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Papers Read at the Annual Meeting



WEDNESDAY, MAY 17, 1911.


2:30 p. m., Evanston Historical Society Rooms. Col. Clark E. Carr, President of the State Historical Society of Illinois, Presiding.

Address of Welcome-Joseph E. Paden, Mayor of Evanston.

Paper—"Thomas Sloo, Jr.-A Typical Politician of Early Illinois”—Isaac J. Cox, Professor in the University of Cincinnati.

Paper-“The Fordhams and La Serres of the English Settlement in Edwards County, Illinois"—Walter Colyer, Albion, ill.

Paper— “The Development of the State Constitutions"-Christopher B. Coleman, Professor in Butler College, Indianapolis.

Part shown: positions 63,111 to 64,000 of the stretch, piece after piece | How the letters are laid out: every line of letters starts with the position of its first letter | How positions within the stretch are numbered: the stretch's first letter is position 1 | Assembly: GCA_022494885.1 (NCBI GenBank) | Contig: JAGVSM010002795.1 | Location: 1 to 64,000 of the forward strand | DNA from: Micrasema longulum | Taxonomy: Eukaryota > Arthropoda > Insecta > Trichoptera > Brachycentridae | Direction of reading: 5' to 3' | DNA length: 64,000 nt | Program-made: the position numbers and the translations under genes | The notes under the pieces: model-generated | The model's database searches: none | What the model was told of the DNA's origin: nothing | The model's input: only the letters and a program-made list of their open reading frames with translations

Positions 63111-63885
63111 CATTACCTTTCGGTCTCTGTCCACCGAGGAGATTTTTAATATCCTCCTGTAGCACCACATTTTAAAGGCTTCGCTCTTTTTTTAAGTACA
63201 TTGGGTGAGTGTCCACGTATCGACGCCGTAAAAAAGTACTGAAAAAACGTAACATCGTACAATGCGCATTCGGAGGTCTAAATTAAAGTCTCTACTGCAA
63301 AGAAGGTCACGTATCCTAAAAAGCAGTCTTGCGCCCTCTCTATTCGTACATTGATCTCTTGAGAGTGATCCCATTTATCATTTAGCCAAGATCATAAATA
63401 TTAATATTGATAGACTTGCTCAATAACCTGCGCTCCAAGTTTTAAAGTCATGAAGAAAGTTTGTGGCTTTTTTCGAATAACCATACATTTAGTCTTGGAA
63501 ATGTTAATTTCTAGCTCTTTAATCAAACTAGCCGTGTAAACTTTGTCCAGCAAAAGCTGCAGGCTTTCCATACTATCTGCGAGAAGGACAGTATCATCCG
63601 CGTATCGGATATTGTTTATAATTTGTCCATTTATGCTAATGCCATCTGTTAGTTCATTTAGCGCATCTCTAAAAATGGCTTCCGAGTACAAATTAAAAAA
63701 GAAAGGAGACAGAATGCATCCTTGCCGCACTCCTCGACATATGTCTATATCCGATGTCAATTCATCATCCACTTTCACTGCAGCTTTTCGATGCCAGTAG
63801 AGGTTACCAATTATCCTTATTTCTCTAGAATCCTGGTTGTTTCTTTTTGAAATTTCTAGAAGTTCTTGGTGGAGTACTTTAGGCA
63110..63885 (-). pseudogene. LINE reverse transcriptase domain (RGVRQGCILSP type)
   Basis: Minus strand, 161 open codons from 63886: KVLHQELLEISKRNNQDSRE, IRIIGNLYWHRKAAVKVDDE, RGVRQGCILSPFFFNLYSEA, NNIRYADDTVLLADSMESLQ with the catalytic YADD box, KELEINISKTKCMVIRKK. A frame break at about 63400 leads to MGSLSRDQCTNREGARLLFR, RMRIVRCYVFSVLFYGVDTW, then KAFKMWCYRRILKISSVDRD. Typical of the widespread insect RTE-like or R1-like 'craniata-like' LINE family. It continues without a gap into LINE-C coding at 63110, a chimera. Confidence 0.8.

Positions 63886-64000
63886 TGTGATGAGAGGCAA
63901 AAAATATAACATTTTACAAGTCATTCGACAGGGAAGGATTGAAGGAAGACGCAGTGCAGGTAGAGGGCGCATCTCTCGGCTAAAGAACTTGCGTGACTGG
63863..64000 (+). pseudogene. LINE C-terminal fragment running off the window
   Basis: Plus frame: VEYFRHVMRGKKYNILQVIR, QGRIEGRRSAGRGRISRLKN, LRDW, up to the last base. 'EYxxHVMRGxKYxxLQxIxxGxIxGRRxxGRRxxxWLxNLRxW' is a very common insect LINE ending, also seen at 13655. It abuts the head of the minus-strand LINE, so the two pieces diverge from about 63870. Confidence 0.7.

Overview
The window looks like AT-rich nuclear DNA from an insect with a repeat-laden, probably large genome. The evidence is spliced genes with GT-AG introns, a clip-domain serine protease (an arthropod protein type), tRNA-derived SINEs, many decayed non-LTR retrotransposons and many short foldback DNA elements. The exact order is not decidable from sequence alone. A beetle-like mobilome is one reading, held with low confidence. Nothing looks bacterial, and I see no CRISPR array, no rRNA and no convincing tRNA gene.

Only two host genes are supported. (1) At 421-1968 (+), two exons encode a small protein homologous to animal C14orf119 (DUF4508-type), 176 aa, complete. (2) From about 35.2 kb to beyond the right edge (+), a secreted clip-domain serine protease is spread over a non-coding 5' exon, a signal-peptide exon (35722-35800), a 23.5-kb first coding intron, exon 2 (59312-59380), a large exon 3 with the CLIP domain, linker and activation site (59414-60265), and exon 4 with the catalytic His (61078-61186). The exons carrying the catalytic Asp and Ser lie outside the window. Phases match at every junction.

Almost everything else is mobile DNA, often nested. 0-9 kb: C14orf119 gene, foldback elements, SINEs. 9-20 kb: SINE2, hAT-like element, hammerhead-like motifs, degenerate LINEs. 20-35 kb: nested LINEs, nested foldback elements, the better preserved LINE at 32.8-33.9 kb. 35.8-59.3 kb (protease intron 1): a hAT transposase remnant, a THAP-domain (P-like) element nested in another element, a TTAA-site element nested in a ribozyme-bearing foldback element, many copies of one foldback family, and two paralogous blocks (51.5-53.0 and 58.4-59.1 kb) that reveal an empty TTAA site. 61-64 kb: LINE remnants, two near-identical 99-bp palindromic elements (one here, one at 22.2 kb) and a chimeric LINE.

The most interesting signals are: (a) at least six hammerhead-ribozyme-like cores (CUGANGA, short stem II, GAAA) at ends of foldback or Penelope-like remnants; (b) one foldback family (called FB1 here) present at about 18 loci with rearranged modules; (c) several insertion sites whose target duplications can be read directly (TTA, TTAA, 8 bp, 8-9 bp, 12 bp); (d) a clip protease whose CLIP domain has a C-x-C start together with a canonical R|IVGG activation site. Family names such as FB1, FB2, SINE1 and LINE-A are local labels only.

Paper—“Lincoln and the Beginning of the Republican Party in Illinois"Oliver P. Wharton, Los Angeles, Cal.

Paper—“Massachusetts, the Germans, and the Chicago Convention of 1860”—Frank I. Herriott, Professor in Drake University, Des Moines.


8:00 p. m., Assembly Room in Lunt Library, Northwestern University. Abram W. Harris, President of Northwestern University, Presiding.

Address-“Illinois”—Col. Clark E. Carr, President of the Society.

THURSDAY, MAY 18—THIRD SESSION. 10:00 a. m., Chicago Historical Society Building. Clark E. Carr, Presiding.

Paper—“Life and Labors of William H. Collins," one of the founders of the Illinois Historical Society-Rev. James Robert Smith, Quincy.

Annual Business Meeting of the Illinois Historical Society. Reports of Committees and Officers.



Clark E. Carr.